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Bush Administration Tackles Intellectual Property Theft

The Commerce Department will install IP-rights experts globally to monitor and report violations while also launching programs to educate small businesses and foreign entities about IP rights and regulations.

The Bush administration is escalating the war against intellectual property scofflaws. U.S. Commerce Secretary Carlos M. Gutierrez announced new administration initiatives designed to fight the theft of intellectual property to an audience of high-tech and entertainment executives in California on Wednesday. "President Bush has made this a top priority throughout the administration," Gutierrez explained in a phone interview. "This is an issue that impacts businesses. It impacts workers. It jeopardizes the very livelihoods of workers around the country, and businesses around the country because we rely so much on our intellectual property."

According to the Commerce Department, IP theft costs U.S. businesses an estimated $250 billion annually, as well as 750,000 American jobs. Figures from the World Customs Organization and Interpol put the total global trade in illegitimate goods at more than $600 billion a year.

The administration's plan calls for the appointment of IP-rights experts in countries where IP theft is endemic, such as Brazil, China, India, and Russia; a Small Business Outreach program to help U.S. companies understand how they can protect their intellectual assets; and a Global Intellectual Property Academy to educate foreign officials.

"The whole idea is to continue to increase the pressure on our trading partners to enforce intellectual-property rights," said Gutierrez. "There are countries around the world where 90% of the software that you buy, 90% of the movies, [and] 90% of the music is counterfeit."

Toward that end, the Commerce Department will be expanding its presence abroad to better monitor compliance with IP protection agreements. Its IP-rights experts will help monitor IP-rights violations, bring them to the attention of local authorities, and remind foreign government officials of their treaty obligations. Its Small Business Outreach program and its Global Intellectual Property Academy, meanwhile, will help make sure the views of the U.S. government and IP-rights stakeholders are known.

"We've found that most countries around the world have made progress in the area of establishing laws and putting laws on their books to protect intellectual property," said Gutierrez. "Where they have fallen short is in the enforcement of those laws. What we would to like see is continued activity, and [for them] to intensify their efforts to enforce the laws that they already have on their books."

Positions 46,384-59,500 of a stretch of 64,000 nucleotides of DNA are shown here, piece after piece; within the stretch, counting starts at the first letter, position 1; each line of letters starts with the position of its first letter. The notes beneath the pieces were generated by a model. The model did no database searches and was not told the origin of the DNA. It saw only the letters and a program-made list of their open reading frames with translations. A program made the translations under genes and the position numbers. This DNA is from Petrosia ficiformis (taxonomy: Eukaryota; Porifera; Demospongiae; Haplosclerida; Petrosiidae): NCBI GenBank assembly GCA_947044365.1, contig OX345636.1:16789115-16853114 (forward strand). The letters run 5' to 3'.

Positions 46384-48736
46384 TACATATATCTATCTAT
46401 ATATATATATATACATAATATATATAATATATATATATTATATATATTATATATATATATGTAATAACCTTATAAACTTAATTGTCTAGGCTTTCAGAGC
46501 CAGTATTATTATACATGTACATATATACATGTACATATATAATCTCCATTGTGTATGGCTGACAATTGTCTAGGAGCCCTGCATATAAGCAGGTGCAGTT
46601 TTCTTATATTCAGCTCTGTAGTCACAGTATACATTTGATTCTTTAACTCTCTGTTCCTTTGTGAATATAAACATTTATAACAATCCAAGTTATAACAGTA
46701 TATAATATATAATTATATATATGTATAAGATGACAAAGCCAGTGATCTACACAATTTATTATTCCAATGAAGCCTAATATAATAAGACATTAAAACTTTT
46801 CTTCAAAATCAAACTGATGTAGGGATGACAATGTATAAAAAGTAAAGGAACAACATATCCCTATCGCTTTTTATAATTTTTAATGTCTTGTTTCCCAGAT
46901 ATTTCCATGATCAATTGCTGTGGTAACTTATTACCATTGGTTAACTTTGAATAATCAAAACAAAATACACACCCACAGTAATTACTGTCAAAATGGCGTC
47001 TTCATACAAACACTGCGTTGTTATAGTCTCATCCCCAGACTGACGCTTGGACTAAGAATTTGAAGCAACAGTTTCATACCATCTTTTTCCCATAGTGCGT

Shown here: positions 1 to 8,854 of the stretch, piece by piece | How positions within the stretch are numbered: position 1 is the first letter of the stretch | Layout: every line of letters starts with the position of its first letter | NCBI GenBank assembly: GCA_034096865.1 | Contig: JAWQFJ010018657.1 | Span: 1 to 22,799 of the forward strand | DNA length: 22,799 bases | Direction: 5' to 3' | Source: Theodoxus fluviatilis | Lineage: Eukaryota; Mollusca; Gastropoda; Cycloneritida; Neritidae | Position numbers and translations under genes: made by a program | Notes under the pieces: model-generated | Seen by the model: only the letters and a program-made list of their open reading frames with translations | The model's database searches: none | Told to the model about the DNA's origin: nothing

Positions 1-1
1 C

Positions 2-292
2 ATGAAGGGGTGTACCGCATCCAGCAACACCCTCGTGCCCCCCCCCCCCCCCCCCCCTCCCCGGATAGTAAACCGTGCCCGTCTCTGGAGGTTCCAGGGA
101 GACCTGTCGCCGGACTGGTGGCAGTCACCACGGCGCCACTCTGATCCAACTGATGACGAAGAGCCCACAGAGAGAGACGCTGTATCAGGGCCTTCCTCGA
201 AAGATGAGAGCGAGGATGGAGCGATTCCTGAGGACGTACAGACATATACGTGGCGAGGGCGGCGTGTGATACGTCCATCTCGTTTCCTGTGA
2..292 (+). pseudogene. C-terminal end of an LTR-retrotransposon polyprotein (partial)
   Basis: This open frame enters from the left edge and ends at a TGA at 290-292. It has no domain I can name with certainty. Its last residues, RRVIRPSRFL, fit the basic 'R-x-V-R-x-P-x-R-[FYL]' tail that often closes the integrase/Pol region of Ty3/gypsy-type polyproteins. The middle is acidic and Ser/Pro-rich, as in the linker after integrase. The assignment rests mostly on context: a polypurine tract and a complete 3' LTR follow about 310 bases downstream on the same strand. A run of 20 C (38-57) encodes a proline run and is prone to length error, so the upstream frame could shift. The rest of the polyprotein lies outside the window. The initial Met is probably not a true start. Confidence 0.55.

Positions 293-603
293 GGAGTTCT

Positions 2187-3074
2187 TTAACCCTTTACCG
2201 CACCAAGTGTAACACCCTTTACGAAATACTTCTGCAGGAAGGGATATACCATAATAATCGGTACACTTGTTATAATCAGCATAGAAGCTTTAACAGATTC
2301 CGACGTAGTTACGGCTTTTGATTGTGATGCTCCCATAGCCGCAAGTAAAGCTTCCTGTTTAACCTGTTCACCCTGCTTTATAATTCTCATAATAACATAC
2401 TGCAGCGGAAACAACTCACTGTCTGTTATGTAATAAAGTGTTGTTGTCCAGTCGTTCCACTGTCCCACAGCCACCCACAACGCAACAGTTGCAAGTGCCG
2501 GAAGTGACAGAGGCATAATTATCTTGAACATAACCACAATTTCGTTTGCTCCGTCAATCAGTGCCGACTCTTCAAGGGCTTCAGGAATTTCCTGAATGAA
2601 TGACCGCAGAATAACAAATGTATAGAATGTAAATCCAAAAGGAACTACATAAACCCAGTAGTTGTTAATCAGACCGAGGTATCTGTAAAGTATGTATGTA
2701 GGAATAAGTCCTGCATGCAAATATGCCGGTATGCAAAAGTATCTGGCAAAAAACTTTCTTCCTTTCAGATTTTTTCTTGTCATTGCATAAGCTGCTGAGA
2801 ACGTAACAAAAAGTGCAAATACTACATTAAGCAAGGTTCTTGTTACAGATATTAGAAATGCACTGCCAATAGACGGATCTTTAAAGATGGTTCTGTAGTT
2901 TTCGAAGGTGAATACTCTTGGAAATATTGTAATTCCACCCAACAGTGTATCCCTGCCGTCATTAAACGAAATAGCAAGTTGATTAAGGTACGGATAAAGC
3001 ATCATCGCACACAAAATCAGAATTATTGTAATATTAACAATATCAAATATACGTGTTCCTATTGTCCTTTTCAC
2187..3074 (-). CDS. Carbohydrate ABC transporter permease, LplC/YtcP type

Jason Schultz, staff attorney at the Electronic Frontier Foundation, a cyberliberties advocacy group, contends that the administration's approach is condescending. "To really move forward on a balance of trade and intellectual property, you have to respect where these countries are coming from," he says. "You can't just assume that they're uneducated, and you'll right their wrong way of thinking."

Schultz notes that intellectual property is viewed differently in different cultures, where creative artwork or science may be seen as community assets. "If a new technique for curing a disease comes about, they want a system which provides the greatest access for that cure," he explains. "They want to compensate the people who came up with it, but the most important part of it is getting it to the people."

Disregard for pharmaceutical patents -- as a matter of public health -- is easier to justify on cultural grounds than contempt for the expense of authorized DVDs, an issue of social conscience. And Schultz concedes that it's reasonable to ask that foreign trading partners enforce their laws better. But for that, he says, they don't need education; instead, they want something in return, such as development funding or lower tariffs on their products.

What the Commerce Department doesn't want to admit, Schultz suggests, is that this may be a quid pro quo situation. "If we want to have them enforce intellectual property rights against knockoffs, we're going to have to concede some things on our end," he says.

And like intellectual property theft, trade concessions may cost dollars and jobs.

"Really," Schultz says, "what we're talking about here is the U.S. struggling to find its place in an economy where the labor markets are just so vastly different."

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